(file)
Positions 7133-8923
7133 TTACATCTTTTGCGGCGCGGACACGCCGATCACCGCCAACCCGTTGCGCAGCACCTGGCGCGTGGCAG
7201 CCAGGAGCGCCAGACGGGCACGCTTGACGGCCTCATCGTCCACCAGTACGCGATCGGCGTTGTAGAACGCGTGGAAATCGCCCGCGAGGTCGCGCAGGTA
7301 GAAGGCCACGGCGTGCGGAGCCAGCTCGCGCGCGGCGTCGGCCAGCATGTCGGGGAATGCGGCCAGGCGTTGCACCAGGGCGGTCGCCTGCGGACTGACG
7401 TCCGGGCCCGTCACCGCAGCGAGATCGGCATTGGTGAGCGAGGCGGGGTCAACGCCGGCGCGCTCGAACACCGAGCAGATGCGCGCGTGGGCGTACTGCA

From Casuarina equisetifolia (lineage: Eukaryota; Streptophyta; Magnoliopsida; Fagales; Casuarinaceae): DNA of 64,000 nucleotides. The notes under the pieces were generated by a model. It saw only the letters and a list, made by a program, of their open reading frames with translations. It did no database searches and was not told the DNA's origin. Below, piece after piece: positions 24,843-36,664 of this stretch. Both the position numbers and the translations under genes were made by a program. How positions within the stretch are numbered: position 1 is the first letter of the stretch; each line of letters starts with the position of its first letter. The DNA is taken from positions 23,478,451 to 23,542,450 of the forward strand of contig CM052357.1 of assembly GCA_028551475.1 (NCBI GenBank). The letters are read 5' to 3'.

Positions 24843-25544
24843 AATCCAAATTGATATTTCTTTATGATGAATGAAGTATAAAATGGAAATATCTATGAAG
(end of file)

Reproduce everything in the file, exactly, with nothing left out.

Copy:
Positions 7133-8923
7133 TTACATCTTTTGCGGCGCGGACACGCCGATCACCGCCAACCCGTTGCGCAGCACCTGGCGCGTGGCAG
7201 CCAGGAGCGCCAGACGGGCACGCTTGACGGCCTCATCGTCCACCAGTACGCGATCGGCGTTGTAGAACGCGTGGAAATCGCCCGCGAGGTCGCGCAGGTA
7301 GAAGGCCACGGCGTGCGGAGCCAGCTCGCGCGCGGCGTCGGCCAGCATGTCGGGGAATGCGGCCAGGCGTTGCACCAGGGCGGTCGCCTGCGGACTGACG
7401 TCCGGGCCCGTCACCGCAGCGAGATCGGCATTGGTGAGCGAGGCGGGGTCAACGCCGGCGCGCTCGAACACCGAGCAGATGCGCGCGTGGGCGTACTGCA

From Casuarina equisetifolia (lineage: Eukaryota; Streptophyta; Magnoliopsida; Fagales; Casuarinaceae): DNA of 64,000 nucleotides. The notes under the pieces were generated by a model. It saw only the letters and a list, made by a program, of their open reading frames with translations. It did no database searches and was not told the DNA's origin. Below, piece after piece: positions 24,843-36,664 of this stretch. Both the position numbers and the translations under genes were made by a program. How positions within the stretch are numbered: position 1 is the first letter of the stretch; each line of letters starts with the position of its first letter. The DNA is taken from positions 23,478,451 to 23,542,450 of the forward strand of contig CM052357.1 of assembly GCA_028551475.1 (NCBI GenBank). The letters are read 5' to 3'.

Positions 24843-25544
24843 AATCCAAATTGATATTTCTTTATGATGAATGAAGTATAAAATGGAAATATCTATGAAG